SS Christmas Studies: Matthew 2:13-23

Matthew 2:13-23

This study looks at the third (and final) section of the Matthean Infancy narrative—2:13-23. It has a clear structure comprised of three episodes:

    • Angelic Appearance—Call to go into Egypt (vv. 13-15)
      —Joseph’s Response
      —Scripture (Hos 11:1)
    • Slaughter of the Children by Herod (vv. 16-18)
      —Scripture (Jer 31:15)
    • Angelic Appearance—Call to come out of Egypt (vv. 19-23)
      —Joseph’s Response—with added detail
      —Scripture (Isa 4:3 ?)

(On the use of the Angelic appearances and Scripture citations to structure the Infancy narrative as a whole, see the outline in the previous study.)

The section is framed by the two Angelic appearances to Joseph, each narrated in nearly identical wording, and parallel to the earlier appearance in 1:18-25. As in the first appearance scene, Joseph’s faithfulness is indicated by his obedience to the Angel’s message (v. 24). Here, however, this is enhanced by having the description of Joseph’s act match precisely the words of the Angel (2:14-15a, 21f).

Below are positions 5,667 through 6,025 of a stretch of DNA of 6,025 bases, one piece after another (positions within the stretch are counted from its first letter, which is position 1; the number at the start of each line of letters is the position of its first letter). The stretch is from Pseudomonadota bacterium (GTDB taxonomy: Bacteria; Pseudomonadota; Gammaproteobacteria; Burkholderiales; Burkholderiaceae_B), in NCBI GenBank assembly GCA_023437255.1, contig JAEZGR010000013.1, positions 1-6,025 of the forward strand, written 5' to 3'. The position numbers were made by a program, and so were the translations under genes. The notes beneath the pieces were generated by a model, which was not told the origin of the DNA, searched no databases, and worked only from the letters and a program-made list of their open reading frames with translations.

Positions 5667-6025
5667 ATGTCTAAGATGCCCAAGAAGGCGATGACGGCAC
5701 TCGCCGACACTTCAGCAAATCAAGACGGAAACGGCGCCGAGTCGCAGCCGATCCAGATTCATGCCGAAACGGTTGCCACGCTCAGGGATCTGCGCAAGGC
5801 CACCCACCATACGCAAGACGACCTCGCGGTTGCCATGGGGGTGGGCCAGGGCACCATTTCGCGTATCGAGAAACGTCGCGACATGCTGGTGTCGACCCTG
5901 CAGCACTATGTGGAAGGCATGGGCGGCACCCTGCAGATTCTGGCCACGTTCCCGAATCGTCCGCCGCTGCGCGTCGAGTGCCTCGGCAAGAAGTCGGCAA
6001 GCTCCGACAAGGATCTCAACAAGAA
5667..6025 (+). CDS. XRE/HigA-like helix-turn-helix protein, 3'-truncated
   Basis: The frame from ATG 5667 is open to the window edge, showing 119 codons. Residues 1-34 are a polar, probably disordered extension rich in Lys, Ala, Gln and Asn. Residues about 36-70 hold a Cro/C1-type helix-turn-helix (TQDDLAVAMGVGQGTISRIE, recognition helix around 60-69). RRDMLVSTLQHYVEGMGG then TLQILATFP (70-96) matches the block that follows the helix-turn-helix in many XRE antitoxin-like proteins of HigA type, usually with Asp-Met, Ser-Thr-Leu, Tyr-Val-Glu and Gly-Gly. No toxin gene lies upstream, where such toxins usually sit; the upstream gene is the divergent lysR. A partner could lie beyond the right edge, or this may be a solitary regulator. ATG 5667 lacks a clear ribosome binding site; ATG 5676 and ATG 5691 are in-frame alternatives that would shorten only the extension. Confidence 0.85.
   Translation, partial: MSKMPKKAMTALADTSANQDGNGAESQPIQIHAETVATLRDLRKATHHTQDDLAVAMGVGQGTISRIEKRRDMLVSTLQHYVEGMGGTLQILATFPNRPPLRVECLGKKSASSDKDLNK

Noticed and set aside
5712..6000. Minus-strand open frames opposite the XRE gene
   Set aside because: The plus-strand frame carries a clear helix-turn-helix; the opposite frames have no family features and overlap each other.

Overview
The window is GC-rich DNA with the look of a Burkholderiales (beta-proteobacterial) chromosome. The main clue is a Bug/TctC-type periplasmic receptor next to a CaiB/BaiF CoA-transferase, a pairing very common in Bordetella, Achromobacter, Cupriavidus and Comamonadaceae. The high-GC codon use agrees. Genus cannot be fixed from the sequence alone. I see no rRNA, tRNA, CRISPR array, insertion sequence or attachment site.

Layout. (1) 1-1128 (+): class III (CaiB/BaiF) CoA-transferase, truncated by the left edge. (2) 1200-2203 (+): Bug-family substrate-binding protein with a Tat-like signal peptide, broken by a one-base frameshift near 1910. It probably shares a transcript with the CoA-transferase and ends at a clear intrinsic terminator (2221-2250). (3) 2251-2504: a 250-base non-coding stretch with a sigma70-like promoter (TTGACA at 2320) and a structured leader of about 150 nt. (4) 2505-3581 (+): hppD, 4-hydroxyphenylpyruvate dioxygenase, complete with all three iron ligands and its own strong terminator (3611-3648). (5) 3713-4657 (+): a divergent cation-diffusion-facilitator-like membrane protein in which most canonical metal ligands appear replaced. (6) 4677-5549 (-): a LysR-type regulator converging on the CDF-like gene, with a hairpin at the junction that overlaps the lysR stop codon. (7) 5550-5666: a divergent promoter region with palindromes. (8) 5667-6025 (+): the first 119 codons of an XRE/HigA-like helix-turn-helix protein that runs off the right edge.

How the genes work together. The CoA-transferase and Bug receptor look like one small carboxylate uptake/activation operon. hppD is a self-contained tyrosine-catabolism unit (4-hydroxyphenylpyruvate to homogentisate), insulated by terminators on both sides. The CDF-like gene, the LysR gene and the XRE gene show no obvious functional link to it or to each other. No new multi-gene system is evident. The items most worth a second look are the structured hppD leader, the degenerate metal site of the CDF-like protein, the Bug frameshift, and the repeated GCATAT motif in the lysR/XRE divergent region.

Each of the episodes in this section contain a Scripture quotation illustrating how the events were the fulfillment of prophecy. Both of the Angelic appearances relate most directly to the first Scripture cited (Hos 11:1; v. 15)—that is, both episodes, taken together, fulfill the prophecy. The historical and narrative context is established in the central scene, involving the danger posed by Herod (v. 13b) which continues into the last scene in the person of Herod’s son (v. 22).

The narrative itself is clearly patterned after, and corresponds to, the story of Israel’s entry into Egypt (Joseph Narratives) and Exodus out of it (Moses Narratives). The events narrated fulfill Scripture, not only through the specific passages cited, but in their typology and correspondence with the Old Testament narratives. Note the essential structure:

    • Israel goes down into Egypt—Joseph Narratives, with the motif of communication/revelation through dreams
    • Slaughter of the children by the wicked King—Moses’ childhood (Infancy Narrative: Exod 1:15-2:10)
    • Israel comes up out of Egypt—the Exodus under Moses’ leadership

The central Scripture narrative is prominent—the birth of Moses parallel with the birth of Jesus. The correspondence is even more definite and closer if we take into consideration details from later Jewish tradition (cf. Josephus, Antiquities 2.205-223). Beyond this, it is also possible to glimpse in the Matthean episodes three additional scenes from Israel’s history, indicated by the specific Scriptures cited in each: